Department of Radiology

Accredited by the Accreditation Council for Graduate Medical Education (ACGME), our fellows have achieved highly successful careers in academic and private practices.

Up to 9 fellows train with us each year. We invite you to continue your radiology training at the University of Pennsylvania, the first U.S. school of medicine and one of the nation's top-ranked radiology departments in NIH funding.

Program Overview

This 1-year course of training consists of 13 blocks, each 4 weeks long. A typical fellowship year consists of the following rotations:

  • 4.5 blocks on MRI
    • 3.5 blocks on Body MR
    • Includes MR experience in musculoskeletal MRI (0.5 blocks) and cardiovascular imaging (0.5 blocks)
  • 3 blocks on Ultrasound
  • 3 blocks on Body CT
  • 1 block on GI/GU
  • 1 block elective time

Each section combines a broad array of didactic teaching with high-volume clinical learning opportunities. The fellow’s educational experience also includes approximately 5 to 7 small group seminars per month, presented by the faculty in their subspecialty area of expertise and divisional monthly journal club. There also is academic time for fellow research.

Fellowship Rotations

Ultrasound Rotation

On the ultrasound (US) rotation, abdominal imaging fellows learn to:

  • Interpret high-resolution US findings to evaluate many different types of abdominal, head and neck and genitourinary pathology, including second and third trimester obstetrical exams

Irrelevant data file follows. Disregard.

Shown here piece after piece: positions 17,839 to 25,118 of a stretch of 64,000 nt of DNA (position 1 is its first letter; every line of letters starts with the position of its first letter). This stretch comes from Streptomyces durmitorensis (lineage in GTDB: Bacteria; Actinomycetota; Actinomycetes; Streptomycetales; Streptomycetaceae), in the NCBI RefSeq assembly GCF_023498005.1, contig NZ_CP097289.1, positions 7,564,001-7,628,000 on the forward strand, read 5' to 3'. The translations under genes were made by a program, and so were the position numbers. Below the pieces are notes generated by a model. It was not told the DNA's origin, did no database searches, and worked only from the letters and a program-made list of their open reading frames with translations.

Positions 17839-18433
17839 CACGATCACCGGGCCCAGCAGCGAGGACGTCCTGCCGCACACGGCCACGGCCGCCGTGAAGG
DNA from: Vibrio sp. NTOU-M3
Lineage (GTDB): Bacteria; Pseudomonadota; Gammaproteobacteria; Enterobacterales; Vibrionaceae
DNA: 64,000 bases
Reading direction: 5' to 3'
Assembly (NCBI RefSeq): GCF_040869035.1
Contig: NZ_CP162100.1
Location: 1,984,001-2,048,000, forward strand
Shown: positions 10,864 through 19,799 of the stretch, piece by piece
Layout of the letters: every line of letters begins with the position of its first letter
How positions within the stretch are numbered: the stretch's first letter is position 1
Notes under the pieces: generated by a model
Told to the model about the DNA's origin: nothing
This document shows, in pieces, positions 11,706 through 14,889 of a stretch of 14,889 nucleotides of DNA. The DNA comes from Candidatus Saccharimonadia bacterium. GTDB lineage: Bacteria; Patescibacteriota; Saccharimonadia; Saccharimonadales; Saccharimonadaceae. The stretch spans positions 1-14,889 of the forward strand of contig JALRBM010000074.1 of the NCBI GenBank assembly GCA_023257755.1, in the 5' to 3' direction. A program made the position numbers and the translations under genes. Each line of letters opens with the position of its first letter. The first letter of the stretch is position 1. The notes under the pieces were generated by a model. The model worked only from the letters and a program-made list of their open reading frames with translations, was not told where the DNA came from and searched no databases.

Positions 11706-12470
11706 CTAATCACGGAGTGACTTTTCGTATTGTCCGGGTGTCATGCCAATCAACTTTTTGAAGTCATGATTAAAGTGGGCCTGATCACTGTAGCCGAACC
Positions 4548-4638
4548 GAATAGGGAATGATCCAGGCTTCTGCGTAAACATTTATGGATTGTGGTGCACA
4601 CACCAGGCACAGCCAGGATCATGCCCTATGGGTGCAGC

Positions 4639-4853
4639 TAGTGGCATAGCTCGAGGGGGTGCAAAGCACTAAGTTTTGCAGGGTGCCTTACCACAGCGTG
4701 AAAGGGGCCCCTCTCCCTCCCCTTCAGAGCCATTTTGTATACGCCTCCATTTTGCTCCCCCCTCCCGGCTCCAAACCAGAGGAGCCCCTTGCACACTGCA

• Systematically use and interpret color Doppler to answer questions in abdominal imaging cases
  • Apply new techniques, such as 3D ultrasound and lastography
  • Avoid diagnostic pitfalls in a wide variety of emergent conditions, such as ectopic pregnancy, pelvic inflammatory disease, scrotal torsion and acute cholecystitis

Fellows will also gain experience in performing ultrasound-guided interventional procedures, such as liver mass biopsy, lymph node core biopsy, thyroid nodule biopsy, transrectal and transvaginal abscess drainage.

Research interests address fetal anomalies, thyroid disease, elastography, prostate carcinoma and radiofrequency tumor ablation.

Vascular examinations with color, power and duplex Doppler sonography are frequently performed. These are used to assess liver transplants, TIPS evaluation, portal hypertension, renal transplants, and peripheral vascular disorders.

We perform more than 18,000 ultrasound examinations annually. Equipment includes:

  • Philips HDI 3000/5000 and IU22
  • Philips Envisior in Emergency Department
  • PACS workstations, with each US examination room and every ED patient room connected to our network

Teaching conferences on the rotation include daily case discussions during readout and a monthly follow-up conference.

Computed Tomography (CT) Rotation

On the computed tomography (CT) rotation, abdominal imaging fellows learn to:

  • Develop proficiency in interpreting CT studies of the abdomen and pelvis, from gastrointestinal CT, genitourinary CT and oncologic CT to acute abdominal conditions and trauma
  • Know the indications and technique of CT-guided percutaneous needle biopsy
  • Analyze and evaluate clinical research in body CT
  • Become skilled in new techniques in body CT, including 3D analysis of cases using an independent 3D workstation, CT urography and CT colonography